Andrew Brown, associate at Anderson Strathern LLP
"... the whoring and drinking shall recommence" were reportedly the words of a barrister on facebook welcoming the end of a court case. He was subsequently disbarred (for, amongst other matters, his facebook postings).
A teacher in Wales was reprimanded for postings found on her facebook site, including one in which she reportedly: "freely discusses her favourite pupils talks about the best site to buy sex toys, her sexual preferences and talks about alcohol with an 11-year-old".
MP Diane Abbott's tweet last month is an extremely high profile example of the ill thought out tweet.(''White people love playing 'divide & rule'. We should not play their game.")
Social media is now widely regarded as a useful business tool. However, an ill conceived comment can become widespread news in a matter of minutes after Tweet or Send is hit. Employers are then left to deflect adverse publicity.
An employers potential exposure goes beyond mere adverse publicity. Many comments, such as that of Diane Abbott, may amount to unlawful harassment. An employer can be held vicariously liable for unlawful harassment by its employees where there is a sufficient link between that harassment and the employees work. This can be the case even where the employee is not tweeting or posting on behalf of their employer.
What can and should employers do? Cyber bullying and harassment is increasingly common. Employers may defend themselves by arguing that they have taken reasonable steps to prevent it.
The first step is to have appropriate policies in place. Such policies include both policies on equal opportunities and on social media. Many employers simply prohibit employees from referring to their work in social media, but that is not always practical or necessary. A policy which clearly set out employees obligations and what is and is not acceptable is sufficient.
Beware; simply having a policy is not enough. The policy must be well communicated. Ideally managers should be trained in it. The most crucial factor is that any breaches of the policy are acted upon and dealt with. Paying lip service is worthless.
Even where an employer has no policy,some behaviours are likely to be so blatantly inappropriate that disciplinary proceedings can be brought. This is the case even where there is no reference to the employer, customers or colleagues.
Employees often plead their human right to a private life in their defence. This only extends so far. An employer may be justified in"interfering" with an employee's private life in certain circumstances. For example, in 2008 a prison officer was fairly dismissed after a photo was uploaded of him indulging in sadomasochistic activities. He did not upload the photo and he was wearing a mask. Nonetheless his employer was alerted to it and his dismissal was justified because, while this was in his private life, it was deemed inappropriate given the nature of his job (working with sex offenders).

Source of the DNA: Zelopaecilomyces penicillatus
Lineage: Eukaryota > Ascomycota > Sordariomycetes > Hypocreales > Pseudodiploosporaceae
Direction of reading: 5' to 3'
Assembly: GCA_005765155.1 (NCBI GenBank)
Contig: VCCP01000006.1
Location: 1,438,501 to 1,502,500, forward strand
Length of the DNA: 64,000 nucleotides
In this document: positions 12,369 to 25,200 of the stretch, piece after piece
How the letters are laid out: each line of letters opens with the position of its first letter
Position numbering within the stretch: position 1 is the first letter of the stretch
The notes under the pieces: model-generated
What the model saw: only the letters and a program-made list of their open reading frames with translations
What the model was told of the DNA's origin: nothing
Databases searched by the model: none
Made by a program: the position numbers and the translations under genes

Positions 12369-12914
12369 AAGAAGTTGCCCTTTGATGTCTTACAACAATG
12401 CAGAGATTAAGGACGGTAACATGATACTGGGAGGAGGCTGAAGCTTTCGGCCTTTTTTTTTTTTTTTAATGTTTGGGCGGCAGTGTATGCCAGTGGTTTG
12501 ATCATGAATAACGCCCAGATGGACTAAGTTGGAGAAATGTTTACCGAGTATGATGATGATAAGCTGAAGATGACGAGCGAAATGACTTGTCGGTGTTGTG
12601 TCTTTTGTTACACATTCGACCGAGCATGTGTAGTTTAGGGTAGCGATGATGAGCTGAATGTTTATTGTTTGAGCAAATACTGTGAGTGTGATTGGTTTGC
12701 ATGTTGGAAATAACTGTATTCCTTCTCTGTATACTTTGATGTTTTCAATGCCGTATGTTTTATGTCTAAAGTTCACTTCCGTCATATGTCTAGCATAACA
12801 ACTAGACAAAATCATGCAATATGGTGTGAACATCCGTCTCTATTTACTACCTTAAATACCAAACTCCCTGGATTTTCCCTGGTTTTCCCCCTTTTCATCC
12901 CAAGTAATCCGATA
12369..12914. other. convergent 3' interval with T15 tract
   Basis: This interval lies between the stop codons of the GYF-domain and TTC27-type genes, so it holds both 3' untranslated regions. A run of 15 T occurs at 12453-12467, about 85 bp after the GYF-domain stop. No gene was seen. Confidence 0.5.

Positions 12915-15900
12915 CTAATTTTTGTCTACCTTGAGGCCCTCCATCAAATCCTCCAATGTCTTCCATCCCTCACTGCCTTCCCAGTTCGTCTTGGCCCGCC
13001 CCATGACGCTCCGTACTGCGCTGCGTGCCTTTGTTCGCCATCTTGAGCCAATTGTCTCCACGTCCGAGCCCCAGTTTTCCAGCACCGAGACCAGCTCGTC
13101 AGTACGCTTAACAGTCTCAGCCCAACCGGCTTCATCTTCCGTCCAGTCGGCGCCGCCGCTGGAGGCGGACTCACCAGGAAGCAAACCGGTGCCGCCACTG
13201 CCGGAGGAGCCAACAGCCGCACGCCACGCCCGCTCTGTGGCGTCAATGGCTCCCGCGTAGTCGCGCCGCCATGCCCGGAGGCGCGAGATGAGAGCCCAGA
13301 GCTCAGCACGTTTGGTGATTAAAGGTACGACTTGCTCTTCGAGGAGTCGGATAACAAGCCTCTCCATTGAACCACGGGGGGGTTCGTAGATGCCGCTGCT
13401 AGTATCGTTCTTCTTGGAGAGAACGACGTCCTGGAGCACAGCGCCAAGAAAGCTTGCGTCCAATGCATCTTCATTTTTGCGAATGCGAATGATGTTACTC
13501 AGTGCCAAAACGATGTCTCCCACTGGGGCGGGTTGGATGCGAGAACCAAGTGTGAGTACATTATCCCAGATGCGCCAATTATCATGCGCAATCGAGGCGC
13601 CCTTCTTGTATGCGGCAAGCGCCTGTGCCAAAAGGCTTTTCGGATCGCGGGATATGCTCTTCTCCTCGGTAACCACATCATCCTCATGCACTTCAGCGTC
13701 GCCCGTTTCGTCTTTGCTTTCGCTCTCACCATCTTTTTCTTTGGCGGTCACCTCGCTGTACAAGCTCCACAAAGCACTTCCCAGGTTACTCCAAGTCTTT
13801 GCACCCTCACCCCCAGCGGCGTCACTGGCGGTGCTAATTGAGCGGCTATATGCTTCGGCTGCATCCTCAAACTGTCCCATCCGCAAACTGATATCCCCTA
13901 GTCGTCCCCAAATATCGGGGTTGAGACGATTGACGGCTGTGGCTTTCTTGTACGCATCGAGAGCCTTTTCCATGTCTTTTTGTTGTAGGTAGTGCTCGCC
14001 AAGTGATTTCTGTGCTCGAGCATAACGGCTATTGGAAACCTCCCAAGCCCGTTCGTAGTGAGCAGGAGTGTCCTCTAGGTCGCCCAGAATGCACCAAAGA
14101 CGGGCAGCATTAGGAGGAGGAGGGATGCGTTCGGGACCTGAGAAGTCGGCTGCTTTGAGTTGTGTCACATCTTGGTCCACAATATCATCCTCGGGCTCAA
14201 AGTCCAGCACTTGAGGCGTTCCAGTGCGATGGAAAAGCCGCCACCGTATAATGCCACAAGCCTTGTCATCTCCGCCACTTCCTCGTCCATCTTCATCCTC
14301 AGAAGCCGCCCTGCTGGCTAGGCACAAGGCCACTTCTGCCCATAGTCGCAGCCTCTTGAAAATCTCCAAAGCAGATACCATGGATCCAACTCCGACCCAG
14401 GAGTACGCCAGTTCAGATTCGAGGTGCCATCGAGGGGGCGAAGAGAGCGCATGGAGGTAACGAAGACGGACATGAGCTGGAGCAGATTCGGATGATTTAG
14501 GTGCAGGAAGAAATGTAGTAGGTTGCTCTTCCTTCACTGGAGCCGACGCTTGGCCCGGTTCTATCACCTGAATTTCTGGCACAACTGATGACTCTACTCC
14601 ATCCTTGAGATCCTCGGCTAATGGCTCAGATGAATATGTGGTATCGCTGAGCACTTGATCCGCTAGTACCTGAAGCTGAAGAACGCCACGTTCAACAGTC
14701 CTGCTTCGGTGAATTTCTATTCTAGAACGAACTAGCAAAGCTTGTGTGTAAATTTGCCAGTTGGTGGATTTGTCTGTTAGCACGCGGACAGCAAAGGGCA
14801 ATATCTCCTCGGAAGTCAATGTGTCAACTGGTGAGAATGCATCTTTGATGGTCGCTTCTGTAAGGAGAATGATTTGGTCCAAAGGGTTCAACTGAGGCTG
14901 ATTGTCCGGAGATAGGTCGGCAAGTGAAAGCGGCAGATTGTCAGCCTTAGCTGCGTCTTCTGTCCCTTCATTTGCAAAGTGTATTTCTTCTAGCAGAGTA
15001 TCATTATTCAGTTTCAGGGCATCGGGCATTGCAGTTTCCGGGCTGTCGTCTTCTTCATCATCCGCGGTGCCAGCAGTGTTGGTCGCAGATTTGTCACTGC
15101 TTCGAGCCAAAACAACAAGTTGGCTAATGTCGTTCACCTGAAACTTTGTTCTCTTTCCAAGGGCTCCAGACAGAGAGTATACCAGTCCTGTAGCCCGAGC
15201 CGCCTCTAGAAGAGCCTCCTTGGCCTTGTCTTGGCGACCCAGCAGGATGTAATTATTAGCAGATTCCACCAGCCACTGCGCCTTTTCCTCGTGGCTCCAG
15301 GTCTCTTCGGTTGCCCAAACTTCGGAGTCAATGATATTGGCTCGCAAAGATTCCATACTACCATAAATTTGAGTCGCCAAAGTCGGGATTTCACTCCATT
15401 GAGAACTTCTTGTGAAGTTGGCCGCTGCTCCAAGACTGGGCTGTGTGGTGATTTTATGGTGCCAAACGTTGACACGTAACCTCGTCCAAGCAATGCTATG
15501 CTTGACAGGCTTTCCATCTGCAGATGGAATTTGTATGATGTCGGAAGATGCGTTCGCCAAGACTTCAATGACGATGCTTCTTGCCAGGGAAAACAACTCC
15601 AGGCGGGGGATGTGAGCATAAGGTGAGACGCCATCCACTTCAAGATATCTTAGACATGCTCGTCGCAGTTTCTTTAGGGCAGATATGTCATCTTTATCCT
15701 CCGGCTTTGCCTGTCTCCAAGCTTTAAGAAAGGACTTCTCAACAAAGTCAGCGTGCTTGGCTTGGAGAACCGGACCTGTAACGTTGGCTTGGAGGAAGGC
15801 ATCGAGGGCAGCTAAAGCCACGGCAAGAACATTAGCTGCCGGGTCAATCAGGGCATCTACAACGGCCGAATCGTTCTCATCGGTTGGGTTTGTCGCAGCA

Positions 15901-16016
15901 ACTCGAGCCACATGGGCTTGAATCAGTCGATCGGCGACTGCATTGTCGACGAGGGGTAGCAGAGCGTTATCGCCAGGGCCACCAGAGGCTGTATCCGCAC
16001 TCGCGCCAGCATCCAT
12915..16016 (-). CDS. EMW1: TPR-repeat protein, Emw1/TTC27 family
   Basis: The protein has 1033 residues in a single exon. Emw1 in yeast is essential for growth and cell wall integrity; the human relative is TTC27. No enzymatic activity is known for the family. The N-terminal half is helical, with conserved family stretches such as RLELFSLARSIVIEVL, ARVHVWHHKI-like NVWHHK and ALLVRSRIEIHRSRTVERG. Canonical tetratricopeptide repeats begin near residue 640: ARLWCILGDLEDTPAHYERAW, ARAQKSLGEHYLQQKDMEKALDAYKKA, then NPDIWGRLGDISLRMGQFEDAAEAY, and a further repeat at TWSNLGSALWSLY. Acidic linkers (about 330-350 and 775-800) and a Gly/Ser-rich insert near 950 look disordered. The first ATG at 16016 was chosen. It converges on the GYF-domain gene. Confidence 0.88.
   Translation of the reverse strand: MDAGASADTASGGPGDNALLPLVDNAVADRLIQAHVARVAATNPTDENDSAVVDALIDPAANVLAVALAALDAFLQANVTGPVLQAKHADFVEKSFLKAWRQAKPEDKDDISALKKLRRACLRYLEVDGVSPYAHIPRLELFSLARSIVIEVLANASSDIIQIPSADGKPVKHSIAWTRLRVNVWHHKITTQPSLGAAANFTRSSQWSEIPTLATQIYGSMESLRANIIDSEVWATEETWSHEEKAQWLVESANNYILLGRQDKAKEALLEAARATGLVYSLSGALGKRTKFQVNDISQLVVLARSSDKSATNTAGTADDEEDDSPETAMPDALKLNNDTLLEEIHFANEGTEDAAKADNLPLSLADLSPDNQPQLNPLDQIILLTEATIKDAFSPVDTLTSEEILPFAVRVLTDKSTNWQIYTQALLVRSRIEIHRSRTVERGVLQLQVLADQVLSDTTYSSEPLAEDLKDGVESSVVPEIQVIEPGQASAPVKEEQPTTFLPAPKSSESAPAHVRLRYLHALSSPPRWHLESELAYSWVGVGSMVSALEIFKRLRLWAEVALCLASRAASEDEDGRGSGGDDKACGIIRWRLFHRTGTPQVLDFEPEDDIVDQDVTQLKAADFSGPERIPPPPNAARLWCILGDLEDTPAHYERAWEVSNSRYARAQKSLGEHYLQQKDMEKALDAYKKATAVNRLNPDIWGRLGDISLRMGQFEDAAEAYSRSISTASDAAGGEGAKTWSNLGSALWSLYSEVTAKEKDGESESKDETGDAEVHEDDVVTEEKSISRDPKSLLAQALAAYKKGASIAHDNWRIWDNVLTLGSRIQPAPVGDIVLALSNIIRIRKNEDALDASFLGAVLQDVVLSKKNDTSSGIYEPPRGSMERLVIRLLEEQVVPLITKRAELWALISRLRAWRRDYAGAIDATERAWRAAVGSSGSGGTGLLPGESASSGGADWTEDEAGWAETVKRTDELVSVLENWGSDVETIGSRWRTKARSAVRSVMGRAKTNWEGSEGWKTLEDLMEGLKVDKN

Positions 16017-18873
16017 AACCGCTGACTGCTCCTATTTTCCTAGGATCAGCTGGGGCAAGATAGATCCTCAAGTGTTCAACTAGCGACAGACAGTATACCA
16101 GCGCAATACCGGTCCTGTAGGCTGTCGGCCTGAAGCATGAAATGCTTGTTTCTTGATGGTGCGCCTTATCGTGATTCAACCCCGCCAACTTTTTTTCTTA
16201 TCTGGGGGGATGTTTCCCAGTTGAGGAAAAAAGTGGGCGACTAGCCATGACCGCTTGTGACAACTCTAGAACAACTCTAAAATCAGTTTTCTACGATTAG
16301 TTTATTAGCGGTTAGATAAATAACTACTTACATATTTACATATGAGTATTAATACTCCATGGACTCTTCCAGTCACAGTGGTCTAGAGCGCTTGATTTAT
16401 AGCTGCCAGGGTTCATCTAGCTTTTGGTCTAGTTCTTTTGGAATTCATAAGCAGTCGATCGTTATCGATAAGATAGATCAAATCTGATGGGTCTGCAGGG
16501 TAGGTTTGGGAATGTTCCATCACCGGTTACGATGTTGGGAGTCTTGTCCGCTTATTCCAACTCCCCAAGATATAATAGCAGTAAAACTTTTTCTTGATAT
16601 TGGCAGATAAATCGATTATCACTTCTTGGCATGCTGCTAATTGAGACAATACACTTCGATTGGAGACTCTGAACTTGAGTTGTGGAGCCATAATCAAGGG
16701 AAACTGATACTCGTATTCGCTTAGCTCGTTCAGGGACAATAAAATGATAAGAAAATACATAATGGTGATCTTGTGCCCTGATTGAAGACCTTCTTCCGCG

What if there is no harassment or unlawful discrimination, but the behaviour affects the business reputation? Businesses should think carefully before adopting the knee-jerk reaction that the business has been brought into disrepute. In the case of Taylor v Somerfield, an employee was dismissed by Somerfield after posting footage on Youtube of himself and his colleagues hitting each other over the head with plastic bags. The Tribunal held that the dismissal was unfair; it was influenced by the fact that there had been only eight hits on the site and no discernible loss to the business. In the absence of a clear breach of policy, genuine disrepute is likely to be necessary before a dismissal is fair.
Policies must also address the other dangers of social media to business such as loss of productivity and disclosure of confidential information. It is lawful to monitor an employees use of the business IT equipment to ensure compliance with its policies and detect abuse.
Employers may wish to head the risks off at the pass. It is not unlawful for an employer to view individuals' blogs etc when making recruitment decisions and indeed this is increasingly common. However, if the blog discloses the individual's religion or belief for example, an employee who is aware of the employers research may be able to assert that the reason for not recruiting them was related to that. In the absence of an alternative explanation individuals may have a claim for discrimination. Employers should therefore clearly document what it is that they found to be objectionable and ensure that their decisions do not amount to unlawful discrimination.
The message to employers is clear: social media undoubtedly represents an opportunity to develop business. However, unless the risks are identified, communicated,and dealt with proactively, the business may fall flat on its face(book).
Andrew Brown is an Associate in Anderson Strathern LLPs Employment and Pensions Unit. He acts for employers and employees alike in all aspects of employment law.